In 1774, a young actress was working in provincial Repertory in the Midlands when a performance as Rosalind in Shakespeare’s “As You Like It” earned her an engagement with David Garrick at Drury Lane the following year. But it did not turn out successfully, and she was not retained due to Garrick considering her voice to be too weak, a decision she later referred to as being “..banished from Drury Lane as a worthless candidate for fame and fortune.”
She returned to Repertory, but two years later with two small children to look after, she was no longer inclined to take a position on tour. So when the offer came in 1778 of a residency in what was then the most prestigious theatre outside of London, the Theatre Royal in Bath, Sarah Siddons accepted it gratefully. The impression she made was immediate, as related by Bath resident John Taylor to his friend in London, one David Garrick:
I will venture to add a paragraph relative to our stage matters, if only to do justice to an excellent actress which has appeared here this season (a Mrs Siddons) who I really think is as much mistress of her business as any female I ever saw, and I declare my opinion of her to be all that my ideas can reach. Her Portia, Belvedira and other pathetic parts in tragedy are, I think, exquisitely fine. Palmer goes on bravely, I wish, however Sheridan would write no more, for nothing now will go down but ‘School for Scandal’ and ‘Duenna’.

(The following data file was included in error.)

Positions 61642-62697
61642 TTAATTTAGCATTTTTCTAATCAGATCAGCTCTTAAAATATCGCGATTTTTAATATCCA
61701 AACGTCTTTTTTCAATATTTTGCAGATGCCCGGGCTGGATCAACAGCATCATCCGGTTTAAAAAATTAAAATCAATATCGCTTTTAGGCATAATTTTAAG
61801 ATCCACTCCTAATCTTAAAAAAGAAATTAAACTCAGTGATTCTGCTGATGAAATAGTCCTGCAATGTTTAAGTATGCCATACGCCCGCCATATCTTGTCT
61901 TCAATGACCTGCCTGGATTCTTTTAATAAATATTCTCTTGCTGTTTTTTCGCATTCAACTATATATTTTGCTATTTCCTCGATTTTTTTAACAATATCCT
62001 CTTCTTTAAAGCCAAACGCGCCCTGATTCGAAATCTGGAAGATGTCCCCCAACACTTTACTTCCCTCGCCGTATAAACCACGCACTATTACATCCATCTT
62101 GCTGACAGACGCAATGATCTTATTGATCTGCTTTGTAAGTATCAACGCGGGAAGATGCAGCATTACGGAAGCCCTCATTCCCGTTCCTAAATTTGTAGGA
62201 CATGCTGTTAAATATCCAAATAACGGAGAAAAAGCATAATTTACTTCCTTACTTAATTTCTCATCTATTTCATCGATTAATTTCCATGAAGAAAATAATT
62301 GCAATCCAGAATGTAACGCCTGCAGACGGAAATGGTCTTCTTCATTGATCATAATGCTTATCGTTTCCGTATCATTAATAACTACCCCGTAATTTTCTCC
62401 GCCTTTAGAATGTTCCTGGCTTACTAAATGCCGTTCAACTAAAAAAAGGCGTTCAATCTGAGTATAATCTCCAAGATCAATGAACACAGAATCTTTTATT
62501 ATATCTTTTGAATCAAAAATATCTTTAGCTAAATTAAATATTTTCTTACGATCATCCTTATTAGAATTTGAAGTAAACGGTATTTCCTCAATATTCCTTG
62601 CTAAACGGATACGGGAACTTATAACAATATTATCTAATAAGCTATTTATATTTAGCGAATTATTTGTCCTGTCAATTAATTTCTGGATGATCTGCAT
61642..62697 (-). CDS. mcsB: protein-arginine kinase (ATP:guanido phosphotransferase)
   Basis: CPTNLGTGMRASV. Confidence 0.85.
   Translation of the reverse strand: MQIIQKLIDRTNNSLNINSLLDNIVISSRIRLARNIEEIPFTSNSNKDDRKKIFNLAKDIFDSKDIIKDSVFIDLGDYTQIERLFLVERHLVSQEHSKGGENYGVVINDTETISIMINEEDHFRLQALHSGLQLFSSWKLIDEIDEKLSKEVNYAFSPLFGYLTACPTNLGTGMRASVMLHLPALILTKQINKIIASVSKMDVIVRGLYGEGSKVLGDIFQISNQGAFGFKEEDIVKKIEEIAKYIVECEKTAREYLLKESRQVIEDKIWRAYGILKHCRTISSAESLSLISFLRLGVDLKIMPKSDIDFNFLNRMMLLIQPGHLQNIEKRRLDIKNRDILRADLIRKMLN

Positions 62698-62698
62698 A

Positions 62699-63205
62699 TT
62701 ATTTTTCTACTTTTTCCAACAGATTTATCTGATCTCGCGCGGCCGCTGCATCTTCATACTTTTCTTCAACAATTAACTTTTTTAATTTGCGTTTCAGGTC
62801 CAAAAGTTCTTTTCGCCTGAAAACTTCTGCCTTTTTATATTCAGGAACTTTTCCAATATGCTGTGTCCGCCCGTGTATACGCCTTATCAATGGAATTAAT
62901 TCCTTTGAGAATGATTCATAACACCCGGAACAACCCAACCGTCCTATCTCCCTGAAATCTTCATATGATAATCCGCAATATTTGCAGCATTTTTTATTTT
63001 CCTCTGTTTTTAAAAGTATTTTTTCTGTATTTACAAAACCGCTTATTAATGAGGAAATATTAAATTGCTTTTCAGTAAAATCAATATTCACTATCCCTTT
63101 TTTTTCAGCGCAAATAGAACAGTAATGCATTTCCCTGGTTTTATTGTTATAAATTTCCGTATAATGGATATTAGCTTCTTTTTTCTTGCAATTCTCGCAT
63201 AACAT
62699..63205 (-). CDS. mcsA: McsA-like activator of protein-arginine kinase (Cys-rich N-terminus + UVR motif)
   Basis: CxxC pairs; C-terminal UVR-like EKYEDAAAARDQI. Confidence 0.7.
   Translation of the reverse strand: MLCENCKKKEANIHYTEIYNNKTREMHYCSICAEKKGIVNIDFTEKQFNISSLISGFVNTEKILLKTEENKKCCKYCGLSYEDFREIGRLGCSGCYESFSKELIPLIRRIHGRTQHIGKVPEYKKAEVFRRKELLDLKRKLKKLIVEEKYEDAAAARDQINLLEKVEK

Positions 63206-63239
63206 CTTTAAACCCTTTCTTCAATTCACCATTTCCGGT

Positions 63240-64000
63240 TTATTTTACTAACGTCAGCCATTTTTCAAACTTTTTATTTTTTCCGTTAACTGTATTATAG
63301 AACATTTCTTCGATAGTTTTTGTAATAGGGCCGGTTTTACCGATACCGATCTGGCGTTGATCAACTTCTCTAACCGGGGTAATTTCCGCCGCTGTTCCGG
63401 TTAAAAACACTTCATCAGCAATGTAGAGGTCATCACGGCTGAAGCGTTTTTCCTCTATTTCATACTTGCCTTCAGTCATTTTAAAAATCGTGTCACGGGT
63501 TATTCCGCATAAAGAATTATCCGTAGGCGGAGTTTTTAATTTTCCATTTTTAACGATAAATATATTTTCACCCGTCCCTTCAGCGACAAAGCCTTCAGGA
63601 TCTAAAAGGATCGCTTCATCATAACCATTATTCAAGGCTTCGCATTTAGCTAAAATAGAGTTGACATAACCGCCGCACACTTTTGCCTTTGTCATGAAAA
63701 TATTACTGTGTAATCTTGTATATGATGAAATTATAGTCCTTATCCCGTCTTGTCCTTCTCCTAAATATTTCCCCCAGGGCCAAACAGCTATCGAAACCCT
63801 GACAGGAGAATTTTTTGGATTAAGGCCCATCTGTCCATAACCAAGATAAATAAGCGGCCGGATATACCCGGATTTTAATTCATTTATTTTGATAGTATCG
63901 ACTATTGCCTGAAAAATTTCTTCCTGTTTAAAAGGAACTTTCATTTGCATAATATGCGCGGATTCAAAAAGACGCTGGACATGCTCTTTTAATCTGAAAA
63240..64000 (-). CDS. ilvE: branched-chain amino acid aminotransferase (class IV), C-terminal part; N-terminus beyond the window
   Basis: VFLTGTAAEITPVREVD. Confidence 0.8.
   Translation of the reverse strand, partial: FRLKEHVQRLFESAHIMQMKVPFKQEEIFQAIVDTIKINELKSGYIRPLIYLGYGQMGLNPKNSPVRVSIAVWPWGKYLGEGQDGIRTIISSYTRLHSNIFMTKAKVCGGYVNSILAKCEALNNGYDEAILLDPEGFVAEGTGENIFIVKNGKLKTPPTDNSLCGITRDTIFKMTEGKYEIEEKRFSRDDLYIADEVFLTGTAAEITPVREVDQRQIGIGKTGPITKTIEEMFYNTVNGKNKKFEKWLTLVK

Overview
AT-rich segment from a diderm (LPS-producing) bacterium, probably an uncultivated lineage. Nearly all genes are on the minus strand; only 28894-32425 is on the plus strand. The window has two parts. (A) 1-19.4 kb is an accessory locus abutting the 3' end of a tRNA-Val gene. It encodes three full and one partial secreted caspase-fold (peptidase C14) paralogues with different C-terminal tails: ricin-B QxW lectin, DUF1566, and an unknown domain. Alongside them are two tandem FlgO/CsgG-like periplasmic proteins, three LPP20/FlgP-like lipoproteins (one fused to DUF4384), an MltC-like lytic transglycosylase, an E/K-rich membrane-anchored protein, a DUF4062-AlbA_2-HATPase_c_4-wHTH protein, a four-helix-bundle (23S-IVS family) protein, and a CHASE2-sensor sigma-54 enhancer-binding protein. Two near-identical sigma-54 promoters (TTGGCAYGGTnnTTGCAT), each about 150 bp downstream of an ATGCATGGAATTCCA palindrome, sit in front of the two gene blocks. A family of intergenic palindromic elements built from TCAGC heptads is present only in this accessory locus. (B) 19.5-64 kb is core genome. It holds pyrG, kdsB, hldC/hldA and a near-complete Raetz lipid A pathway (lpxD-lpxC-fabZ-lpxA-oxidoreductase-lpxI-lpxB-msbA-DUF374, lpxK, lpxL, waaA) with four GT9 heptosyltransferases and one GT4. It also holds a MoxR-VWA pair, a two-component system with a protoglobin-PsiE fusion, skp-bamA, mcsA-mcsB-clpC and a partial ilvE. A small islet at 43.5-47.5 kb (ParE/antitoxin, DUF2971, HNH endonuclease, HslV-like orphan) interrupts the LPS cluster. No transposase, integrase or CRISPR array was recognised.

But Sarah Siddons was not the only top name, the list of actors in the Bath Theatre Royal company between 1775 and 1805 reading like a roll-call of the best actors on the English stage at the time – Mr Henderson, Mr Kemble, Mr Blanchard, Mr Murray, Mr & Mrs Bernard, Mr Incledon, Miss Wallis and Mr Elliston all regularly appearing on Orchard Street playbills.